“Journalism is Sacred”

8 March 2018
9

Among the many current investigations into corruption by Prime Minister Benjamin Netanyahu, one issue stands out: the blatant compromise of media independence and journalistic ethics by backroom deals over news coverage. In one case, recordings demonstrate that the prime minister discussed his willingness to weaken the free newspaper Israel HaYom, published by his patron Sheldon Adelson, in exchange for better coverage from Israel’s largest paper, Yediot Ahronot. In another, the prime minister seems to have facilitated the takeover by telecommunications giant Bezeq of the YES cable channel, again in exchange for more favorable coverage from Bezeq’s online news site, Walla.

The two cases are symptomatic of the prime minister’s apparent longstanding obsession with Israeli media and with the coverage he receives. Until recently, he served as his own communications minister, until pressure from the courts forced him to appoint a Likud loyalist to the position. And, like President Trump, Netanyahu has frequently accused Israel’s mainstream media, and some foreign outlets like the New York Times of blatant “leftist” and politicized opposition to him and his policies.

With Prime Minister Netanyahu in Washington meeting with President Trump, we asked Shuki Tausig, executive director of Israel’s foremost media watchdog The Seventh Eye about the recent revelations of corrupt relationships between the Israeli government and mainstream media. The Seventh Eye founded many years ago as part of the Israel Democracy Institute, went independent three years ago and is supported by the New Israel Fund.

Here’s what he had to say:

Both Netanyahu and Trump have made attacks on the mainstream media part of their message. Are you at all surprised about revelations about backroom deals and corruption?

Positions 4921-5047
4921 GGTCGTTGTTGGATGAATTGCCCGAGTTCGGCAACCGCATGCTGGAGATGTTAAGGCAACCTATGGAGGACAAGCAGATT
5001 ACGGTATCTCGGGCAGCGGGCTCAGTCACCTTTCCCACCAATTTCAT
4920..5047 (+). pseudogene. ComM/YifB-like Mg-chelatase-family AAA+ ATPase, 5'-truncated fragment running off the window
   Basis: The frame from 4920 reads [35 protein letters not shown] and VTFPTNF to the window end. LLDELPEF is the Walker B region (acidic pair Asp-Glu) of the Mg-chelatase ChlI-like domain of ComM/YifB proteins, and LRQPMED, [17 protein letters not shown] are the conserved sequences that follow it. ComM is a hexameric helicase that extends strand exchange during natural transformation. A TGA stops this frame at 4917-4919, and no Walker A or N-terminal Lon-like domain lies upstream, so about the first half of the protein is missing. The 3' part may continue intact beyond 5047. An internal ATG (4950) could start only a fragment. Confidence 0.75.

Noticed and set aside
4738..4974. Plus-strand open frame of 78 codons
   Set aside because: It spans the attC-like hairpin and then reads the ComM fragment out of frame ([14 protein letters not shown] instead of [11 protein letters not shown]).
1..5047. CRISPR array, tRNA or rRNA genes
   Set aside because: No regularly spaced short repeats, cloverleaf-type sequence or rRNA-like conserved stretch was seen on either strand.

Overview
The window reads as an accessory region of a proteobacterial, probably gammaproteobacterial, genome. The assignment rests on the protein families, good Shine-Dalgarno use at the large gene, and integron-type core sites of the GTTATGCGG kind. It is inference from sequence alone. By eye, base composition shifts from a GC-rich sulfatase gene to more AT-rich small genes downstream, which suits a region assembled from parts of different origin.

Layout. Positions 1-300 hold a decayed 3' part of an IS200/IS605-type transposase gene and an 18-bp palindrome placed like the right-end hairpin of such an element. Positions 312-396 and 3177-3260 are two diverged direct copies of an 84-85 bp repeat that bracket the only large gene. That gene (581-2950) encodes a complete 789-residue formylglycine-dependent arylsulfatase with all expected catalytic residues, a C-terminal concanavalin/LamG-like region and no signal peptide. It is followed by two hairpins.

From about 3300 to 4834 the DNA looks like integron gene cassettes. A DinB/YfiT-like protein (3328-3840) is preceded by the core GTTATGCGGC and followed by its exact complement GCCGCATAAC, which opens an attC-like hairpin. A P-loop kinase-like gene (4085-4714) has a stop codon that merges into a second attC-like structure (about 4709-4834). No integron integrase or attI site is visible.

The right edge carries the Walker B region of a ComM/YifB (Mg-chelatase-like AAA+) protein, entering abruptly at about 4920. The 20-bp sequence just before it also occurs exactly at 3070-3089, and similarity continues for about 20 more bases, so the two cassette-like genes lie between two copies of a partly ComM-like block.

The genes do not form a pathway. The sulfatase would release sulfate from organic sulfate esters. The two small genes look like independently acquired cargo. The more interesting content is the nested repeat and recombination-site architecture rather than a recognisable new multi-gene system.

I think that contrary to what the media loves to sell, Netanyahu and Trump are the biggest media-lovers. They are built by the media and depend on fighting with it and the constant coverage of these fights. Both of them owe their rise to the media and maybe also their future fall. Another myth is that Netanyahu is the great corrupter of Israeli media, while in fact he only shows us the true face of it.

The fact is that former Prime Ministers Ehud Olmert and Ariel Sharon also manipulated the media and had unethical relationships with journalists and publishers. Israeli mainstream media wants us to think that journalistic corruption started with Israel Hayom, but this is a blatant lie. The latest revelations show us that journalists in the highest positions don’t work for the public, but for their own good and for the publishers.

What about the Bezeq takeover of satellite television provider YES? Is part of the problem that Israeli media has become so consolidated that there are only a few powerful owners?

Yes, it is true that Israeli media is too consolidated. In the past, Yediot and Channel 2 dominated TV and the public stations dominated radio. Now it’s different and all are less powerful because of the general weakness of the media in terms of business. Still now on the Internet, which supposedly democratized the media, you have Ynet and Walla, two sites that dominate the daily online news. So maybe now it’s even more concentrated.

What would you prescribe for improving the media landscape? What would you do if you were prime minister?